There was a time at which I took great pride at that fact that I’d never sat less than 30 rows back for any concert I’d ever seen. This was well after 50 some shows. With only a few exceptions – both Sting and the Grateful Dead at the Shoreline Ampitheater in California – this streak remains generally intact.
I’m the kind of fan who, pre-Internet days, would arrive hours early at the ticket location to purchase the best seats possible. I just never wanted to go to a show if I didn’t have an excellent view of the people performing. This desire was even stronger after those Shoreline shows, because watching a concert on the video screen with the sound out of sync just makes me think I should be at home watching it on TV.
So, no surprise that I concluded quickly that events like Lollapalooza are just not for me.
After waiting in 90 degree heat, drenched in a humid sweat, for 1 hour and 15 minutes to get in the grounds, I began my stroll to my first show – Rogue Wave. The music was solid, but it was very tough to get engaged in it from about 150 yards away. Likewise for every subsequent show except Gogol Bordello – for which I decided to annoy everyone and cut through everyone for a cush spot about 35 “rows” back.
Basically, I found this entire festival to be too much like Summerfest – which I’ll never go to again – because if there’s a band you really want to see, you have to pretty much camp out in front of that stage all day, and miss everything else going on at the event, only to be surrounded by people who show up when the band begins and decide that knocking beer on you and then standing right in front of you is where their ticket has them seated. At that point, I’d rather pay for a plane ticket and scalped show tickets to see a band like Radiohead with good, reserved seats.
It was really fun to hang out with Developer Jim, though, who had forsaken his other friends to tour around with me. We went to the other side of the park to see the Raconteurs. I’ve never liked what I’ve heard of them, and Jim really likes them, but ironically, I thought their set was good while Jim thought it sounded note-for-note like their CD. We walked from there to Radiohead to be bored by their show – though intrigued by the woman signing (as mentioned in the previous post).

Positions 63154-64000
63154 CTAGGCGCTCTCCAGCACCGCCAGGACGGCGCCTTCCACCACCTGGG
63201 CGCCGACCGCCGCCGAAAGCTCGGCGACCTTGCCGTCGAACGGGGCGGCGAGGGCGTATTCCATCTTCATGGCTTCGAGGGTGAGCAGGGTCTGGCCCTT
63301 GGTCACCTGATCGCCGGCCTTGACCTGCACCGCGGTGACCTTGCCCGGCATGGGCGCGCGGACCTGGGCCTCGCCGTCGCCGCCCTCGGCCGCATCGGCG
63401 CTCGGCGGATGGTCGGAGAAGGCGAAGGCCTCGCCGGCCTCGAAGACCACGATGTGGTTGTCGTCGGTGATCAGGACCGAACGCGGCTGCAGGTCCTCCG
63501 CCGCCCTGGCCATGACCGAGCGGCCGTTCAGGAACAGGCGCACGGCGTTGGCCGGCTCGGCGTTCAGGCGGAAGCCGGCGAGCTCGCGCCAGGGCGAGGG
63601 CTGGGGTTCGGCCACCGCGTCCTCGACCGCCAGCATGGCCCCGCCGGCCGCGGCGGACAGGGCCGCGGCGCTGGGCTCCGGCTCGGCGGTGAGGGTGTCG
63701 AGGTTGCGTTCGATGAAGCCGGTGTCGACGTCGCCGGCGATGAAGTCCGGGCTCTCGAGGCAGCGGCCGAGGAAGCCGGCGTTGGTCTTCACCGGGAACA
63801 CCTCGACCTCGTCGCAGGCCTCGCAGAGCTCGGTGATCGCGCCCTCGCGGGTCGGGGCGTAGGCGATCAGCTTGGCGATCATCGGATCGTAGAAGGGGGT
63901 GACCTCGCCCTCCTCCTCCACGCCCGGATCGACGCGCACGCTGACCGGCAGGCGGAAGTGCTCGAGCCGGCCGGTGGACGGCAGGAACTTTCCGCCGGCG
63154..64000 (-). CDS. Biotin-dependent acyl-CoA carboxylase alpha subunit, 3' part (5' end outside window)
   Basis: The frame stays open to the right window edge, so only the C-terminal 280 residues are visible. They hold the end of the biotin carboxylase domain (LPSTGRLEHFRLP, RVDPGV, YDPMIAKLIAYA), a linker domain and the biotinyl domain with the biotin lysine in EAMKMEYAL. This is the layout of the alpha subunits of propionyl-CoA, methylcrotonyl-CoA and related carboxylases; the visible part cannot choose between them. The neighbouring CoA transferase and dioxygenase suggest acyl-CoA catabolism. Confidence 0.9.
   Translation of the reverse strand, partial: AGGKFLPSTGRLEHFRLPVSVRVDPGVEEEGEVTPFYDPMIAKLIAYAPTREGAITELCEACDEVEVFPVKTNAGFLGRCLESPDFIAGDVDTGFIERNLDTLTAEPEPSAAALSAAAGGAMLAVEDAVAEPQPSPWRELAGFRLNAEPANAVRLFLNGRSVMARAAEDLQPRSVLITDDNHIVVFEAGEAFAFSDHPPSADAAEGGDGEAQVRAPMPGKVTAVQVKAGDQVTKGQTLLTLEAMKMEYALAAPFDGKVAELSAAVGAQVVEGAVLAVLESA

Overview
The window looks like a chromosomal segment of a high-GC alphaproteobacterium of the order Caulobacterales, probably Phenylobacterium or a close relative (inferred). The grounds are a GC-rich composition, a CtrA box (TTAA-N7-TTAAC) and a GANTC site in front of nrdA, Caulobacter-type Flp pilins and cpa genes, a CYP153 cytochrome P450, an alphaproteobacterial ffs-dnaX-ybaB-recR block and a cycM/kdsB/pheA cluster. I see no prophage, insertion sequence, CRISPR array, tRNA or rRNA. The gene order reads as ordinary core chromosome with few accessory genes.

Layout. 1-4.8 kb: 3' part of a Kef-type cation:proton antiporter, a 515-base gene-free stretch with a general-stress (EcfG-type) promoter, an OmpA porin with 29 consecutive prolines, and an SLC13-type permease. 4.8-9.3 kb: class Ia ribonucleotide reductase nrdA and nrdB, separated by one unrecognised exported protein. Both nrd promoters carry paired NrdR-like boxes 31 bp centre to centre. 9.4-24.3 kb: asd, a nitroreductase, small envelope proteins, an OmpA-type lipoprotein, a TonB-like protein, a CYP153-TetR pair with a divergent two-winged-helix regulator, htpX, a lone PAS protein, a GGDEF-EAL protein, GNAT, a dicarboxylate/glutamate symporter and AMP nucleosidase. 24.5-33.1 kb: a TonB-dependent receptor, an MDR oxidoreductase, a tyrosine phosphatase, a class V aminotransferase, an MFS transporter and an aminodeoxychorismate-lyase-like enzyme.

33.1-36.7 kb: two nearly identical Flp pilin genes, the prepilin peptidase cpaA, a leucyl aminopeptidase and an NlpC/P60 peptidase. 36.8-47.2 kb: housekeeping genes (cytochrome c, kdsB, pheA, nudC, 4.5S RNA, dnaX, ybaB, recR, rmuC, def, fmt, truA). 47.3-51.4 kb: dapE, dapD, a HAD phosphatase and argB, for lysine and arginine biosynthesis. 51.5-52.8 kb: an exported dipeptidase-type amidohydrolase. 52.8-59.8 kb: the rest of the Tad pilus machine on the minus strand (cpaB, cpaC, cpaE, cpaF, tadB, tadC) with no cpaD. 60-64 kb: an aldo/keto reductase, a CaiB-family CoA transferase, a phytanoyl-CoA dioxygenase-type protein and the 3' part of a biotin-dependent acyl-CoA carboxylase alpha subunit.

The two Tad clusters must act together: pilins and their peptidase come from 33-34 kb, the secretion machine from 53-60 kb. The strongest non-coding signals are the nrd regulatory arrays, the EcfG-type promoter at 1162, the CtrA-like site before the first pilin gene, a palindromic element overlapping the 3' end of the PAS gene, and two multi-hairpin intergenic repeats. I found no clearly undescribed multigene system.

One thing that struck me about the Radiohead show was the behavior of the crowd. I found it interesting that nearly everyone there had some sort of electonic device – camera, iPhone, etc – that they were periodically holding up toward the stage. From where we were, it looked a little like this…
They’re hard to see, but all the little white dots over the heads but under the stage are all electronic devices. I’m not sure there were that many cameras at a live show prior to the digital camera. But cameras weren’t THAT much bigger than they are now, so I’m not sure why people are bringing them now. I’m curious if people were using them as binoculars.
Toward the middle of the Radiohead show, as I was thinking about how I’ve never wanted a cool shower so much, I was contemplating leaving the show and heading to the Metro to try and catch Gogol Bordello. I did end up leaving early, but decided to just get out of Chicago (still not sure why anyone would live there).
I think I’m going to keep my concert-going to dedicated concert events and leave the festivals to whomever it is that likes ’em (about 225,000 in Chicago, by my count).